1996 Unbridled’s Song (114)

1995 Thunder Gulch (101)

1994 Holy Bull (115)

1993 Bull Inthe Heather (94)

1992 Technology (101)

+Lil’s Lad finished first but was disqualified and placed second



Years ago, I developed my Derby Strikes System, which consists of nine key factors that attempts to ascertain the chances a horse has to win the Kentucky Derby from both tactical and historical perspectives. When a horse does not qualify in one of the nine categories, the horse gets a strike. The nine key factors are explained at the end of this column.

According to the Derby Strikes System, a horse with zero strikes or one strike has a much better chance to win the Kentucky Derby than a horse with two or more strikes. That’s because 38 of the last 45 Kentucky Derby winners have had zero strikes or one strike.

If a horse has two strikes, it’s not impossible to win the roses, but it is unlikely. Only six of the last 45 Kentucky Derby winners have had two strikes: Cannonade (1974), Ferdinand (1986), Sea Hero (1993), Funny Cide (2003), Giacomo (2005) and Always Dreaming (2017).

Any horse with three or more strikes has only a remote chance of winning the Kentucky Derby. That’s because of the last 45 horses to win the Run for the Roses, the only one to have more than two strikes was Mine That Bird, who had four.

It is not until a horse’s next race will be the Kentucky Derby that a horse’s number of strikes can be determined.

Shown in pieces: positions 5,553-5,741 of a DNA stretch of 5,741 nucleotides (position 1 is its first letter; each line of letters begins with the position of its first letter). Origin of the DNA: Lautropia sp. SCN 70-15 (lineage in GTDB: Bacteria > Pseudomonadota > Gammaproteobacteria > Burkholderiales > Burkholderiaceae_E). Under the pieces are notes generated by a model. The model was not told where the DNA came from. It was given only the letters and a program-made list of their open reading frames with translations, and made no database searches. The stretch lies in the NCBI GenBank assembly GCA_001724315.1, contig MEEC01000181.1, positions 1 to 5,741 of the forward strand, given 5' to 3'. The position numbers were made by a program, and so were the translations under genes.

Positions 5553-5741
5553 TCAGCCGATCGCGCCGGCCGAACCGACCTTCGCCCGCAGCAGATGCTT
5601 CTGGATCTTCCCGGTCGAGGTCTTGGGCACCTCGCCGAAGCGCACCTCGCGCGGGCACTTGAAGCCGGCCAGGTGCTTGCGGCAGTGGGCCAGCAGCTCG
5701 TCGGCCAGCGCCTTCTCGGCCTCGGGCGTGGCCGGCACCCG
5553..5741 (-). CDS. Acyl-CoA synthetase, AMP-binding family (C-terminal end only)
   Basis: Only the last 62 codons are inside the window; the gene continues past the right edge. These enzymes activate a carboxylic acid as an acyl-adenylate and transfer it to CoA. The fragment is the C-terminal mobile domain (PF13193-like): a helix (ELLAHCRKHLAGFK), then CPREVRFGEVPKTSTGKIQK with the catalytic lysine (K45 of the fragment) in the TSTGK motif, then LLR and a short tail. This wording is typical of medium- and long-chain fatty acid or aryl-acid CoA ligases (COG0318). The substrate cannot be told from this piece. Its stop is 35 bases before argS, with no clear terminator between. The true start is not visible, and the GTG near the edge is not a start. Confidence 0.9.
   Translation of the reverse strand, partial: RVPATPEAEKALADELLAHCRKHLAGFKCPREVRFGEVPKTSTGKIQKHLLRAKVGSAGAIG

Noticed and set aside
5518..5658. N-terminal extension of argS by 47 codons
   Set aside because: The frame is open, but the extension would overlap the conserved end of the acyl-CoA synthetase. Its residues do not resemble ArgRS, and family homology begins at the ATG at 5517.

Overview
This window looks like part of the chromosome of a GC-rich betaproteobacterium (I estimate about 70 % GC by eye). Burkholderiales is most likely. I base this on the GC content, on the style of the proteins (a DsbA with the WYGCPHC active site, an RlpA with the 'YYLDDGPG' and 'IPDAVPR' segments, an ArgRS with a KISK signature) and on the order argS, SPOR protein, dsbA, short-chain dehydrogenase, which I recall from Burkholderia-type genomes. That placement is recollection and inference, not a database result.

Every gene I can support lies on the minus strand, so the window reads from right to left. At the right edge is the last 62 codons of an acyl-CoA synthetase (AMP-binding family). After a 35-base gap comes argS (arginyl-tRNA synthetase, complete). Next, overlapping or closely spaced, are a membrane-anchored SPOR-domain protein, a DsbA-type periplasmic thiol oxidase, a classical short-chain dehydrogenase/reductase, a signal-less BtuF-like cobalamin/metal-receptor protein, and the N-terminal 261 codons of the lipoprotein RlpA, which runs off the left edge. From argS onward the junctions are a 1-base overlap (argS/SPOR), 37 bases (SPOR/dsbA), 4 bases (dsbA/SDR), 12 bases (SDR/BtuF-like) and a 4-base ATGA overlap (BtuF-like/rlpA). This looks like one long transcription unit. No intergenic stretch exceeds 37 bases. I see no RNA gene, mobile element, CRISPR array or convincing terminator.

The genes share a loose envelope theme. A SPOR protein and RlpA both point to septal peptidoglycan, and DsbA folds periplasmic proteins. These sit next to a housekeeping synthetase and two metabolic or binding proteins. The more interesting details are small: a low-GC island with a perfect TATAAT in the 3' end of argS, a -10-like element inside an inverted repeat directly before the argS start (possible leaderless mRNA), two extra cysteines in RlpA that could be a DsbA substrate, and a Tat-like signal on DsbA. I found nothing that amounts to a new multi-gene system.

In terms of strikes, Mendelssohn is in excellent shape. He has zero.

Pletcher won the Florida Derby and Kentucky Derby last year with Always Dreaming. Always Dreaming is one of the few horses to have won the roses despite having two or more strikes. Always Dreaming had two strikes. One of his strikes came in Category 6, the “sufficient racing experience” category. His other strike came in Category 1 for not having started in a graded stakes race before March 31.

Audible, this year’s Florida Derby winner for Pletcher, goes into the Kentucky Derby with only one strike. It is in the “sufficient racing experience” category. Not only does Audible have just a single strike, but I now regard “the sufficient racing experience” category to be the least important by far. That’s because horses just do not race as much these days as when I originated the Derby Strikes System in 1999.

The only strike for five of the last 12 Kentucky Derby winners came in the “sufficient racing experience” category. The five were Barbaro (2006), Big Brown (2008), Animal Kingdom (2011), I’ll Have Another (2012) and American Pharoah (2015).

Runaway Ghost, winner of this year’s Grade III Sunland Derby, has only one strike. His strike comes in Category 4 for being in front at the eighth pole before finishing second in the Mine That Bird Derby at Sunland Park on March 25.

These are strikes for five other Kentucky Derby candidates who are not scheduled to race again before the first Saturday in May:

Bravazo (winner of the Grade II Risen Star Stakes but eighth in the Grade II Louisiana Derby) has two strikes (Categories 4 and 5).

Lone Sailor (runner-up in the Grade II Louisiana Derby) has two strikes (Categories 2 and 4).

Hofburg (runner-up in the Grade I Florida Derby) has three strikes (Categories 1, 2 and 6).

Gronkowski (winner of the Burradon Stakes, making him the points leader after the seventh and final leg of the European Road to the Kentucky Derby series and thus securing him a spot in the Kentucky Derby field) has three strikes (Categories 1, 2 and 5).

Noble Indy (winner of the Grade II Louisiana Derby) has three strikes (Categories 3, 6 and 7).



Here is this week’s NTRA Top Thoroughbred Poll: